Prior to the recent dark age of credit, CLOs were kings in the land of the leveraged loan, a seat of power that diminished as the recession wore on and the loans in their fiefdoms lost value, causing a medieval-like bleeding of cash. But now sources say CLO cash is back, and the funds may once again be influencing the primary loan market.
“Many of the CLOs that were issued prior to 2008 have excess capacity,” said Tim Conway, chief executive officer at New Star Financial. “The combination of that capacity and light new issue volume have resulted in a tightening of spreads. In the near term, loan mangers will continue to be faced with excess capacity as the loans they manage amortize and refinance. However, much of that capacity will dissipate over the next few years as the reinvestment periods in those vehicles expire.”
The average spread on the Standard and Poor’s/Loan Syndications and Trading Association Leveraged Loan 100 Index this week hovered around Libor plus 508 basis points. At the start of the month, the average spread was at Libor plus 557.6 basis points, down from Libor plus 1,000.3 basis points six months ago, and way down from a whopping Libor plus 2000 basis points this time last year.
“We’re hearing that a lot of CLOs are sitting on 5% cash balances, which is the highest they’ve seen in well over 12 months,” a New York-based banker said. “[CLOs] are for the first time in a long time preferring to deploy cash in the primary market. Conditions have improved, with deals having lower leverage, more equity, Libor floors and more restrictive credit agreements. So, if there are new deals, CLOs will prefer to go there?”
CLOs, like other investors, are moving away from the secondary loan market because most of the yielding syndicated loans have been, as sources said, picked over.
The Quicker Picker Upper
Barclays Capital estimates that CLOs will be able absorb $40 billion to $50 billion in new loans in 2010. CLOs will be able to do this, sources say, because so much cash is coming from refinancings — mainly from high yield bonds taking out maturing loans — and from amortization payments.
“People continue to underestimate how much cash CLOs have,” a New York-based CLO manager said. “All this money is coming from high yield repayments, which is continuing to put cash in pockets of CLOs. My managers are getting cash in every day and wondering what to do with it. There’s nothing to buy.”
To illustrate just how thirsty CLOs are, as of last week the funds made up 46% of the institutional loan market, according to S&P Leveraged Commentary and Data. At the beginning of December, they only made up 31%.
However, not everyone is convinced that reinvestments will make a huge impact. “I am skeptical that simply recycling sporadic payoff dollars into new loans will move the needle very much,” a Chicago-based investor said. “At the margin, this may help the loan market a little, but I doubt it will matter much.”
It is no coincidence that issuance on the primary loan calendar picked up right around the time some CLOs started feeling flush. Issuance in the fourth quarter of 2009 was just a few billion shy of equaling the total amount of new issues in the first three quarters combined.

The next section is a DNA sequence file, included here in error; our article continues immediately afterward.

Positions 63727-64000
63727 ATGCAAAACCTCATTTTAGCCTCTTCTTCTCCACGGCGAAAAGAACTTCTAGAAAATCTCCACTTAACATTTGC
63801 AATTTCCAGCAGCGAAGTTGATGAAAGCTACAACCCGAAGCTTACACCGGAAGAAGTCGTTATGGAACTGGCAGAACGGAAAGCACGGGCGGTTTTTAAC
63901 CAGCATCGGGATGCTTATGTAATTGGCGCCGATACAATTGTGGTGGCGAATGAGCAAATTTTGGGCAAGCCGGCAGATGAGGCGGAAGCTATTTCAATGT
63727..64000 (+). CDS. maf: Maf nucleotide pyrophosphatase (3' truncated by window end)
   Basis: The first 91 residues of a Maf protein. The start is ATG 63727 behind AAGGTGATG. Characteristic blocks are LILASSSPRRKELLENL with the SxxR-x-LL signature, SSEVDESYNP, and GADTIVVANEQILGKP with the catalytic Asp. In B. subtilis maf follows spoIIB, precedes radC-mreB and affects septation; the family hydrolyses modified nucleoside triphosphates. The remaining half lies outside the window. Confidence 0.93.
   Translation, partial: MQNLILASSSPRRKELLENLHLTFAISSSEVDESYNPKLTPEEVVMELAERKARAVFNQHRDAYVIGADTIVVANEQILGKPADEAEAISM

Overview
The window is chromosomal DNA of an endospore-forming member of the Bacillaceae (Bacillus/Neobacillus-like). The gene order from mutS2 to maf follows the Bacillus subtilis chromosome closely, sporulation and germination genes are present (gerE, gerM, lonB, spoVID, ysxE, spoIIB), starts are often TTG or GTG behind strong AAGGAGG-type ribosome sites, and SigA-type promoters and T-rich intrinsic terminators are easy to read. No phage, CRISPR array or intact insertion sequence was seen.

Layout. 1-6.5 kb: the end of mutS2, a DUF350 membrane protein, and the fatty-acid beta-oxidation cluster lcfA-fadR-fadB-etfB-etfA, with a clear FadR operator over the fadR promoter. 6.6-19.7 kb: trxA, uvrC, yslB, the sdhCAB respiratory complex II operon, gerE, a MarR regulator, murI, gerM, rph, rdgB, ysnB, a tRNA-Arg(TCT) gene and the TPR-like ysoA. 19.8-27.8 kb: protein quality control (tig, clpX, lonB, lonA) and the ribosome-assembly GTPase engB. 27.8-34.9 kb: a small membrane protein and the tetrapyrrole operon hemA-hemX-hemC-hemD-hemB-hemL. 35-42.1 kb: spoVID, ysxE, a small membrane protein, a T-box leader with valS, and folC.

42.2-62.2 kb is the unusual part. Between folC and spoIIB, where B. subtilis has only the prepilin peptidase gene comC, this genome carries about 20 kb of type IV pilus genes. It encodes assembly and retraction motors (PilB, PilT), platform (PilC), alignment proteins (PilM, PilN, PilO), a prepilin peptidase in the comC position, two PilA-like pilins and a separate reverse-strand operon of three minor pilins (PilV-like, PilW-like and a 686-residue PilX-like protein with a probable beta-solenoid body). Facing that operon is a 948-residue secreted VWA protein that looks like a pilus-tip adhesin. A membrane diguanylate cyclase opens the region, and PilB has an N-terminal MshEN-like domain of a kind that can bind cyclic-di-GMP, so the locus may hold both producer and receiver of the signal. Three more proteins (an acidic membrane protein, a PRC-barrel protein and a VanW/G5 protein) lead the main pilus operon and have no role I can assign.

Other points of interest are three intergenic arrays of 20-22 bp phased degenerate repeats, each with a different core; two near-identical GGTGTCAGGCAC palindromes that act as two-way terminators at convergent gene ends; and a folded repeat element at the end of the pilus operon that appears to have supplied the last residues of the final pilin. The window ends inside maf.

But still, some market participants don’t think the supply has been enough to soak up the cash that CLOs have on hand. “I’d say that most accounts would most likely be happy to spend money on the primary if it would actually show itself,” said a CLO portfolio manager at a large investment firm. “We just need that true new issue market to materialize and when it does, in that 5% to 7% yield range, CLOs will totally eat it up.”
A Canadian-based investor added, “I hear that most large lead banks have large high yield pipelines—much larger than their loan pipelines. That says to me that the pay downs will continue and that secondary technical’s should remain strong. The demand for reasonable yielding paper far exceeds the current and near-term anticipated supply.”
There are, however, those CLOs that still have problems passing their overcollateralization tests, and to help correct that, those managers are still looking for opportunities on the secondary to help build par.
However, for most CLO managers, secondary loans represent concentration issues — meaning that they don’t want overpopulate their portfolio with a particular asset or deal structure.
Return of the King?
All that said, market participants doubt CLOs will regain their crown as the leveraged loan market’s largest investor anytime soon. In 2001, CLOs made up more than 70% of the institutional loan investor base. From 2003 to 2006, CLOs made up 60% of the investor base, but by mid-2009, that number had dropped to 36%.
Still, market participants are confident CLOs will make an impact—even if it is less pronounced than it has been historically.
And some do believe the loan market will see a rise in the number of new CLOs. According to a recent JPMorgan survey, which poled 140 of the bank’s clients, 46% said new CLOs will begin to emerge in late 2010 or 2011; 40% said new CLOs will return in the first half of this year; and only 13% said that there will be no new CLOs in the foreseeable future.